United Adoptees International Says Adoption is a Last Resort Not First Aid

UAI-United Adoptees International Responds to Expedited Dutch Adoptions as Not “Humanitarian Aid”. This is an example of what Not to do “for” Haiti’s children:

THE NETHERLANDS, Amsterdam, January 18, 2010 – Following the humanitarian disaster in Haiti, humanitarian aid is on its way, but also; expedited adoptions, possible abduction of children and forced relinquishment for intercountry adoptions to the West. The removal of children in times of disasters and wars under the guise of adoption, according to the vision of United Adoptees International (UAI), is not the right form of humanitarian aid. Concerning Haiti, the reaction of the Dutch government is an irresponsible response to the situation in Haiti where currently monitoring and surveillance cannot even be maintained. However, the Dutch government has decided that adoption will be the first priority and already agreed to 110 adoptions from Haiti. Of these, 56 adoptions were approved by the Ministry of Justice in an accelerated manner, arguing that these were already in the ‘pipeline’. Due to this, the Nederlandse Adoptie Stichting (NAS) and the largest Dutch agency Wereldkinderen, under pressure from prospective adoptive parents, took their chance to put pressure to get even more (risky) adoptions from Haiti.The facts and history teach us that adoptions from Haiti are risky and generally carelessly made. In 2003 the Dutch Youth Inspection called then for a strict control, after several reports of careless adoptions from a Dutch Adoption Agency. In 2005 a Unicef report warned for high risks regarding adoption from Haiti also.
At that time the Dutch agency had to close their dubious adoptions from Haiti.

Subsequently, the UAI reported on May 13, 2008 in the media about about a dramatic adoption from the same agency who opened another channel in Haiti, that was illustrative for multiple adoptions from Haiti. An adoptive couple told their story during a national TV broadcast of EénVandaag. They showed an Adoptee from Haiti who will probably stay the rest of her life in a mental hospital in the Netherlands.

Given the terrible disaster and the appalling situation in Haiti, the current “baby lift” operation is inspired only by emotion and a neo-colonialist way of thinking: “Our children are better off in the West ” as one of the Adoption Agencies involved in the ‘Babylift’ claimed. Just in these situations ,the UAI considers it no more than wise and logic to go through the required procedures, especially in the situation of chaos.

In times of disasters and wars, every time again it appears that children are moved prematurely to the West, before governments know how to deal with the disaster itself. The term ‘baby lift’ operations was originated during the Vietnam war in the seventies, where children were flown per aircraft to the United States. Without checking whether the children were actually orphans or relinquished by their parents. Many Vietnamese parents have searched for years unsuccessfully for their stolen children. But that is not where it stopped, still these kind of activities are still taking place and a recent example is Zoe’s Ark. A French ‘relie’f organisation which attempted to smuggle one hundred children from Chad for intercountry adoption under the guise of humanitarian aid.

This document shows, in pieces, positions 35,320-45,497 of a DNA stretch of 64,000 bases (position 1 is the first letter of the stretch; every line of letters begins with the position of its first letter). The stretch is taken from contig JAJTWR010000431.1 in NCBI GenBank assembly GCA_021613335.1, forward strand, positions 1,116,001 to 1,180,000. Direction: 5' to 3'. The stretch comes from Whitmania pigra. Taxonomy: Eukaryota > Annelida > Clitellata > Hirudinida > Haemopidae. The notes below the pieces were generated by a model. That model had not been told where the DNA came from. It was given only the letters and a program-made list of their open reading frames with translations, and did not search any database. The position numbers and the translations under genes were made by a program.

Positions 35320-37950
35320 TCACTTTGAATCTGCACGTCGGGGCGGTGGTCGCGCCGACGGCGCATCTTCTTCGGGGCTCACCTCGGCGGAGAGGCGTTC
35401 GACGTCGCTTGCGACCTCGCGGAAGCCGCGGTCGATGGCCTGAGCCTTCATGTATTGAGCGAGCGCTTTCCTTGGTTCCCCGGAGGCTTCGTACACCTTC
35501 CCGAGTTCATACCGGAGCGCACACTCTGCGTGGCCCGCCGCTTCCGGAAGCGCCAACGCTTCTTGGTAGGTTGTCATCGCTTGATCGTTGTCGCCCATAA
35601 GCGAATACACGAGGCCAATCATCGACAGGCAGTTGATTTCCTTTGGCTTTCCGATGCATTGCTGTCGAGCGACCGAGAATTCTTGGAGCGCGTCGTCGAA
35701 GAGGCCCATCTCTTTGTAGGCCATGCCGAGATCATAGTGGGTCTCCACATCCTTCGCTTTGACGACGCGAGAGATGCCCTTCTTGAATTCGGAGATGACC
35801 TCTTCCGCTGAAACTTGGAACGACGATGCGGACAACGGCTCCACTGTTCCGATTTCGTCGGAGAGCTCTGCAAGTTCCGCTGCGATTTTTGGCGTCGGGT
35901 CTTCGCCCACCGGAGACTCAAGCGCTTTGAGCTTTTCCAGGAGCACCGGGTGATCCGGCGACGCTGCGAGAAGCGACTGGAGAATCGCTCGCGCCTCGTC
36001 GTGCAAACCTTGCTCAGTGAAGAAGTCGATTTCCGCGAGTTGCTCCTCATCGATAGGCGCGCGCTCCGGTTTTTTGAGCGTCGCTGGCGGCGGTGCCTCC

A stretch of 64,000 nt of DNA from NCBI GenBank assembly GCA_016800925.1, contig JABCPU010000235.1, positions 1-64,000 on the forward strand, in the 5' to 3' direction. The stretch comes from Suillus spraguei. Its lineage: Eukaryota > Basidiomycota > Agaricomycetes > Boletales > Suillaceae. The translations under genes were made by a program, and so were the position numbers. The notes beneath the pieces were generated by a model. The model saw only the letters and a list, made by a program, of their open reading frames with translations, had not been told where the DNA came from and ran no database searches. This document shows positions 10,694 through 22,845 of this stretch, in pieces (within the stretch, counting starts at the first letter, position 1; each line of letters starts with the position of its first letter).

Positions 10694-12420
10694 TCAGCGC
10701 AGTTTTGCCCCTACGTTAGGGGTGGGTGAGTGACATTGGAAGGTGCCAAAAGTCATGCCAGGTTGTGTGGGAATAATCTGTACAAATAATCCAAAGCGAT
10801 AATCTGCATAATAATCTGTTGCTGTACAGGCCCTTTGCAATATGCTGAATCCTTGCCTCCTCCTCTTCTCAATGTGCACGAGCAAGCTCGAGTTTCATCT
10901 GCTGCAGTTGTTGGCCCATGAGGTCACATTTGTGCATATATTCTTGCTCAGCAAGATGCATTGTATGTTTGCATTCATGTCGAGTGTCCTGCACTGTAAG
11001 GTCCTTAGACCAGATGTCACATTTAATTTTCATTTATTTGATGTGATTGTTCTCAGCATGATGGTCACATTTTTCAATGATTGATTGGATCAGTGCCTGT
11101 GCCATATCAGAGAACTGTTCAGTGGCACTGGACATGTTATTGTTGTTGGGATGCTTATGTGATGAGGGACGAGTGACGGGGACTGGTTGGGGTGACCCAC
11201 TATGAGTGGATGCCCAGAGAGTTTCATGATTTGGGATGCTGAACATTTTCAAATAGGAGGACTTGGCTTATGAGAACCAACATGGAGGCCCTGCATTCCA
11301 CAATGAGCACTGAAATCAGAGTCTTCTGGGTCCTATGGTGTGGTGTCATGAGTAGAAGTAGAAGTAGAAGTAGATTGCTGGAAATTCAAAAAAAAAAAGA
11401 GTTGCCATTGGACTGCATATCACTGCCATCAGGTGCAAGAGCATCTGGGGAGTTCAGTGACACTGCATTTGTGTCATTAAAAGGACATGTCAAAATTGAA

NGO’s like the Red Cross, Unicef and World Vision, continuously calls at times for a temporary stop of adoption or a careful approach in times of crisis. These institutes simply need more time to get children back to their parents or to reunite with their family. The UAI in the mean time, made contact with several aid agencies including Plan Netherlands and asked them for their point of view on the disaster in Haiti. They are highly concerned about the situation in Haiti and in particular the high risk of child abduction. Since 1973, Plan Netherlands has worked in Haiti and has 143 employees on the spot. It is one of the largest development organisations. During disaster like these Plan has, in addition to providing medical and other resources, as first priority the protection of children to prevent the exploitation, abduction and abuse. From personal experience Plan knows that in times of crisis, the risk of abduction of children can be very high.

The UAI, therefore, considers the response of the Dutch government premature and not very considerate but too much motivated by emotions instead of properly thinking through the long term consequences for the Adoptees and their Haitian families. And after all the adoption scandals of recent years, one would have expected that the Netherlands now would had learned their lesson in this area. But the reality now shows an opposite picture. And the question is, whether that is really in the interests of children and parents in Haiti.

Adoption is a last resort, not first aid